"Community" and "collaboration" in undergraduate language documentation research: a case study from Nepal and a U.S. university.
With more than 100 languages and a similarly high number of ethnic groupings, Nepal is a country of undisputed ethno-linguistic diversity. It also faces increasingly rapid cultural, political, and economic change with ensuing language displacement. The goals of this NSF-funded project (BCS-DEL 1149639) are to investigate the structure, social functions, and prospects of four languages spoken in the Manang District. Featuring a large-scale design, the methods involve multiple participants at all levels of design and implementation.
The approach embraced by the principal investigator, faculty collaborators, and student researchers is simultaneously "top-down" and "bottom-up," in that research questions, methodologies, data collection, and outputs are co-constructed and evaluated across all levels. It also involves community-valued outputs. Discussed below are some of the most significant activities as conceived and orchestrated by the undergraduate students recruited through the SIUE program Undergraduate Research and Creative Activities (URCA).
First is the creation of an interactive, multimedia digital archive of narratives recorded from speakers of the languages, which is now housed for free public access at the University of Virginia (UVA). One example may be found at https://audio-video.shanti. virginia.edu/collection/gyalsumdo-project. URCA students edited narratives in ELAN, an audio-video annotation and translation program. They also uploaded videos and transcripts to the UVA archive and added meta-data about recording location/ time/participants and subject keywords for searchability in the library's database.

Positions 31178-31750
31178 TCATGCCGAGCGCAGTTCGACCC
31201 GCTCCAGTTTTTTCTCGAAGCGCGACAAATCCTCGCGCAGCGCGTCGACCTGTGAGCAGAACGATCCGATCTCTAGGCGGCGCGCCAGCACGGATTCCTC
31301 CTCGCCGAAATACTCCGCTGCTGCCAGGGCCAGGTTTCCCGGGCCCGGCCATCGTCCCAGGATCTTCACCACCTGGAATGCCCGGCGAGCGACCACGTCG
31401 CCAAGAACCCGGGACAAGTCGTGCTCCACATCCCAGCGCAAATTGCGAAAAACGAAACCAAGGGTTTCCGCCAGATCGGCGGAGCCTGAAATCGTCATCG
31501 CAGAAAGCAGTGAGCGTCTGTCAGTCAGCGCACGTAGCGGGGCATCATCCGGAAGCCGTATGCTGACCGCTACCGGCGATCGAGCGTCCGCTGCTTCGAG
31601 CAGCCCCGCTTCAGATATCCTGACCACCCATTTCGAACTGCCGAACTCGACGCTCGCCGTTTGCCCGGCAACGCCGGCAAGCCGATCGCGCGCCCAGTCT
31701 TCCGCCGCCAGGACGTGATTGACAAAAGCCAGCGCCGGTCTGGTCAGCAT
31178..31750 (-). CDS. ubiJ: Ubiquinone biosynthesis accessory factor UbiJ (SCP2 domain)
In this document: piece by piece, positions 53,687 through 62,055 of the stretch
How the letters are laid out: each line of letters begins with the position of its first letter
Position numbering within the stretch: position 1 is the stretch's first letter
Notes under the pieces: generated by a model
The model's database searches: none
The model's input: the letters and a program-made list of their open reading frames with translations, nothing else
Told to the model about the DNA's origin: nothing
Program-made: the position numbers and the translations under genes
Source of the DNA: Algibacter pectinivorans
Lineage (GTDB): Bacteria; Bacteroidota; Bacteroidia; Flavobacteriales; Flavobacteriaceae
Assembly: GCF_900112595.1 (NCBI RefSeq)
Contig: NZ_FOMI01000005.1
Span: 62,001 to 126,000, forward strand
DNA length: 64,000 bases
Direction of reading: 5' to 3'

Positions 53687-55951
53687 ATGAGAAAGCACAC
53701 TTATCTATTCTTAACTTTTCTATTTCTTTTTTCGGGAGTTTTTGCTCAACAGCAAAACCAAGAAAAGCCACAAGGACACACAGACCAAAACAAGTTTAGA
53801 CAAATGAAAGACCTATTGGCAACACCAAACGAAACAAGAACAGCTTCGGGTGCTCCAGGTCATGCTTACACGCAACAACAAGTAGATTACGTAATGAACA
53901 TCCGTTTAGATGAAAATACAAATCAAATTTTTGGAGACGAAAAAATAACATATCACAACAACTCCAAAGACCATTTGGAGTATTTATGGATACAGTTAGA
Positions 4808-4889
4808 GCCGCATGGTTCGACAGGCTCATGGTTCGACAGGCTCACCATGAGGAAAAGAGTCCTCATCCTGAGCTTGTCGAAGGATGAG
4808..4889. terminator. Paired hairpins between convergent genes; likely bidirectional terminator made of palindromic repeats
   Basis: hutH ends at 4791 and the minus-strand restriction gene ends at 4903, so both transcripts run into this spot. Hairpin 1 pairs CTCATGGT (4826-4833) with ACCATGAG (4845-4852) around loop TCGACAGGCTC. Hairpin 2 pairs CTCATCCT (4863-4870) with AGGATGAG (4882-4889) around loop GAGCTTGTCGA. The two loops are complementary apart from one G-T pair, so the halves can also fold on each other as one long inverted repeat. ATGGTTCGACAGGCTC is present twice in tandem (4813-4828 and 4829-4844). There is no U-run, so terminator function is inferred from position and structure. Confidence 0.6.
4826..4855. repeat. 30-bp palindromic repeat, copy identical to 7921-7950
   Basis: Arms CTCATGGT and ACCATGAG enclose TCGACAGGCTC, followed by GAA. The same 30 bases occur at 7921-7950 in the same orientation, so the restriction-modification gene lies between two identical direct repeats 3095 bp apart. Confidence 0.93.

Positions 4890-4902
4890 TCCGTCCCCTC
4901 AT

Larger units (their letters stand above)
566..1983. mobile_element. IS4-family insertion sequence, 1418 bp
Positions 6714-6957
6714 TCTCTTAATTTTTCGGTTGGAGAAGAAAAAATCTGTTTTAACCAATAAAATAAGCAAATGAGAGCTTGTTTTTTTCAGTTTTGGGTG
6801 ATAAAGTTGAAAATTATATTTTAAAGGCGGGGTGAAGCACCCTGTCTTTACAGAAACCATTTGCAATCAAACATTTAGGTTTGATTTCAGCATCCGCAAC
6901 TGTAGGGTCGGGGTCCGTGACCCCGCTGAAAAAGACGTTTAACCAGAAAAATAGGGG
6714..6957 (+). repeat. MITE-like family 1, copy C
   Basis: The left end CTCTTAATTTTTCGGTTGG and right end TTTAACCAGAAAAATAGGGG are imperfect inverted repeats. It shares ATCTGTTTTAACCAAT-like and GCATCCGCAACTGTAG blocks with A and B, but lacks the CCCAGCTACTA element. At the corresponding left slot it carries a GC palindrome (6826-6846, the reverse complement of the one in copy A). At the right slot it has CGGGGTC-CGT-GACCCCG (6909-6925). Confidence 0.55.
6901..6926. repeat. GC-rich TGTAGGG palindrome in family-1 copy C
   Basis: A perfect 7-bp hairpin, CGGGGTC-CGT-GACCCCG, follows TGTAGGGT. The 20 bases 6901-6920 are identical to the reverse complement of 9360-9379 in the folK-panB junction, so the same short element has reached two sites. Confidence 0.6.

Second is the analysis of sociolinguistic interviews carried out in Nepal with the goal of a coauthored academic journal publication. URCA students assisted with sorting open-ended interview responses into Likert-type categories for quantitative analysis, and they assisted with visualization of response types.
Third is the construction of a word corpus to study tone in these languages. URCA students and graduate research assistants worked together to organize sound files; perform acoustic analysis with Praat software; and prepare data for statistical analysis in programs such as Excel, R, and Vassarstats. Their methods and results were presented at the fourth annual USA Science and Engineering Festival in Washington, DC, in April 2015.
Fourth is the construction of a community dictionary (Gyalsumdo: A Community-Based Dictionary, with Nepali and English Indices). Two SIUE URCA students and one graduate assistant assembled and edited the dictionary with Toolbox software. The final version was published by the Center for Nepal and Asian Study at Nepal's Tribhuvan University, with 500 copies issued to the Gyalsumdo community free of charge, and was distributed to local primary schools in March 2017.
These activities illustrate the local and international impact of student-generated research that is also truly community-based: it is conducted on, for, and with the community. [S
Kristine A. Hildebrandt
Southern Illinois University Edwardsville, email@example.com
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|Title Annotation:||CURQ Vignettes|
|Author:||Hildebrandt, Kristine A.|
|Publication:||Council on Undergraduate Research Quarterly|
|Date:||Mar 22, 2017|
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